I believe that’s why conspiracy theories are so easy to stick. They take all the complex problems of the world we are suffering from and direct them to their chosen (or fictionalized) predators. And our brain in sympathetic mode looovees that. Finally, there is the enemy that can be fought or hidden from. Finally, there is some level of control and certainty about the situation.


It has nothing to do with truth, but with what our nervous system needs at that moment. The psychological benefit of finding an enemy in flesh plus our critical thinking skills being down, makes us suckers for conspiracy theories when in fight/flight state.


3. Our brain is limited in understanding complexity


Even though the human brain is complex and able to do amazing things, it’s still limited in its ability to comprehend and process the complexity of the universe and problems of the modern world.


The brain is a story-making machine: it simplifies, generalizes, categorizes and creates simple narratives to be used as a road map. This function is useful, otherwise we’d be lost on how to act or make decisions. The problem is that the vast majority of people confuse their stories with the truth.


As Polish-American scientist and philosopher Alfred Korzbski points out

“Map is not the territory”

My antidote for that is to still have stories to act on but to know that they are stories, not the truth itself. This allows me to keep a relatively flexible and open mind. It also allows me to have a choice of what kind of stories I want to create. If everything is a story, I’d rather pick stories that work for me and the greater good.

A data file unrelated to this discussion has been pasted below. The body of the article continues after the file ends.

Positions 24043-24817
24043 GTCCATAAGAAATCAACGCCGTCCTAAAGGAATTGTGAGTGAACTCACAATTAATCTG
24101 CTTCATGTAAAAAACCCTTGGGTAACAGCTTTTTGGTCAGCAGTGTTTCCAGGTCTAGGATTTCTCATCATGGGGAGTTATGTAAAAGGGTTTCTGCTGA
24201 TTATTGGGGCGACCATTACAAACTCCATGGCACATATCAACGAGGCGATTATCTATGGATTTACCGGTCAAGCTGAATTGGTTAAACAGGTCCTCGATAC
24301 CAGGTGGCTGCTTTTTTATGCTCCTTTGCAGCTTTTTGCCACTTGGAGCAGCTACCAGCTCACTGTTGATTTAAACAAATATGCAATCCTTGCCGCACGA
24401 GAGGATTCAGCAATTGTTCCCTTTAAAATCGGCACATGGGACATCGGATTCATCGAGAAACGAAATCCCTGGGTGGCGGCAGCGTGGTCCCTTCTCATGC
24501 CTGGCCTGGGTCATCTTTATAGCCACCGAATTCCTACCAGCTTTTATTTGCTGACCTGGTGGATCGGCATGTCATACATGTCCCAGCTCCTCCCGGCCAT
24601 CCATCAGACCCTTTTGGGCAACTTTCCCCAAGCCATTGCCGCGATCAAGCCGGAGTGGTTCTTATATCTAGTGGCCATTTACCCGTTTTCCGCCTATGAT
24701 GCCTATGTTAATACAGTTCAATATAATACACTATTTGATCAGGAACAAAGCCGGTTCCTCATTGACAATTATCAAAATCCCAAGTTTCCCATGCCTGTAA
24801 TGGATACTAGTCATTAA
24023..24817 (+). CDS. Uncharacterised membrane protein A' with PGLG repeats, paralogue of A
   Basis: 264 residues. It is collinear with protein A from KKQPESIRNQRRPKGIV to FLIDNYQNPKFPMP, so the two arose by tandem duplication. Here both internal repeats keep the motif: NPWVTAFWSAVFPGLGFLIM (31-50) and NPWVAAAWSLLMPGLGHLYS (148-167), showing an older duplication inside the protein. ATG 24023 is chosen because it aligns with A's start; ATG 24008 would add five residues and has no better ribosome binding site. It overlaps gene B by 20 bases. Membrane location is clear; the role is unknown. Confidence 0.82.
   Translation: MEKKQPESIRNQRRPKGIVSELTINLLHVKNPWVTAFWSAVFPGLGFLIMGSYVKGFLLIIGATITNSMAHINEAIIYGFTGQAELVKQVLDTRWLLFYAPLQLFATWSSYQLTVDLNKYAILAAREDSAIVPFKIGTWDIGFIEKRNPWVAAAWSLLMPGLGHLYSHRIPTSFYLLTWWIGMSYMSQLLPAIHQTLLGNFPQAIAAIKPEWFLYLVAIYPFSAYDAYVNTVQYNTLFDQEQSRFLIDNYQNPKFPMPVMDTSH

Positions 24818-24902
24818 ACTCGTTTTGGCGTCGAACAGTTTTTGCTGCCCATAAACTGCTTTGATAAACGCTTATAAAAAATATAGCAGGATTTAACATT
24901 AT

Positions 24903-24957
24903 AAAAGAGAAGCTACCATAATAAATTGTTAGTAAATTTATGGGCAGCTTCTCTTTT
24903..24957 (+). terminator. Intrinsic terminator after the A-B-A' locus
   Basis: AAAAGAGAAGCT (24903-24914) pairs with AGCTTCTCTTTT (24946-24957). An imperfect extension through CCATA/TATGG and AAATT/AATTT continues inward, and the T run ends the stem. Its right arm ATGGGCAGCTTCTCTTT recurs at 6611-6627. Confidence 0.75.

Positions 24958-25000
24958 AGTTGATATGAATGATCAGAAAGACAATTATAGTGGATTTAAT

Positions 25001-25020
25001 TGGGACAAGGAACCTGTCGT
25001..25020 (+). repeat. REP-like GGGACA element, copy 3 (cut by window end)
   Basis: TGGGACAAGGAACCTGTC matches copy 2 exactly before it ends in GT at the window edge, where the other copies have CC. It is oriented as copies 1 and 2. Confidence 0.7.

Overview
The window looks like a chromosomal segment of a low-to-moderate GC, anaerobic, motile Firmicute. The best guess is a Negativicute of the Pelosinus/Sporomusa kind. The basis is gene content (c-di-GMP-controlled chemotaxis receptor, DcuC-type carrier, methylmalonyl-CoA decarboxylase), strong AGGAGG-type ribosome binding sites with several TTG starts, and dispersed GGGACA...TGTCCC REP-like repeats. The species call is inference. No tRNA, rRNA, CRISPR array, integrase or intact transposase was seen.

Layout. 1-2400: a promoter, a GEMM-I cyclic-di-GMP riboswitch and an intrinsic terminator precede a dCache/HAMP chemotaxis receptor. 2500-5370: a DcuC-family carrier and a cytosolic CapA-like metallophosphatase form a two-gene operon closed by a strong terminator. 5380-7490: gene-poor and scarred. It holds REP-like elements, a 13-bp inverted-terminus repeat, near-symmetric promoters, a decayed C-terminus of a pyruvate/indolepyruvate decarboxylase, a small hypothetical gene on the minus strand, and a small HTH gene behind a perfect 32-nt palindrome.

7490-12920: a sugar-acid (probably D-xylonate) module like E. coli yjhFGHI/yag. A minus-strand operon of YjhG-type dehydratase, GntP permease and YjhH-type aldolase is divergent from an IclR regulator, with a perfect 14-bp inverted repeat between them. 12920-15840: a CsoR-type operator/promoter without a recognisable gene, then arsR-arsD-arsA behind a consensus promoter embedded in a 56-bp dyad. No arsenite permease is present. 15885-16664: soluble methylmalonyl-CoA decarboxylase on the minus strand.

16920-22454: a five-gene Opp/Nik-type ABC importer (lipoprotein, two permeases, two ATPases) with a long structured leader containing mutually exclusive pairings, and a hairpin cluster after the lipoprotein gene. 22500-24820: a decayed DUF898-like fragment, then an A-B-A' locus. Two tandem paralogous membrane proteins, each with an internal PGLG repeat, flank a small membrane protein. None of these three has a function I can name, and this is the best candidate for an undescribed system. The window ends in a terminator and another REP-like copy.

Again, conspiracy theories come up with simplified stories to a complex problem and our brain loves that too. Stacking up with the points I made above, it’s no wonder why we love a good conspiracy.


4. Confirmation bias makes it difficult for us to be objective


Once we take one of our stories as truth, we have a belief. These are formed either early in life when we did not have our perspective-taking skills developed yet and we take every story as truth, or when we are older because these stories provide some benefits.

Take conspiracy theories for example: if I ask nobody will say they benefit from believing that there are evil people responsible for their suffering. However as I covered above, these beliefs provide short-term benefits to our nervous system.


Once we form a belief, our brain filters everything based on the assumption of it being true above anything else. It rejects facts that conflict with it and cling on the ones that support it. Our brain also looks at the ambiguous facts and sees support to its beliefs. The brain always favors it’s own manufactured “truths” over the objective ones. One more score for conspiracy theories and misinformation.


My way of dealing with the difficulty of seeing the truth is to keep my mind as flexible as possible. I consider myself a Possibillian in the sense that I try holding multiple ideas in mind without committing fully to any particular story. I always have working hypotheses to guide me but not a deep conviction. Living life without strong convictions is not always easy, but it’s liberating, resilient, and humbling.

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san francisco | banu@leaderspsychologist.com | +1-786-416-0330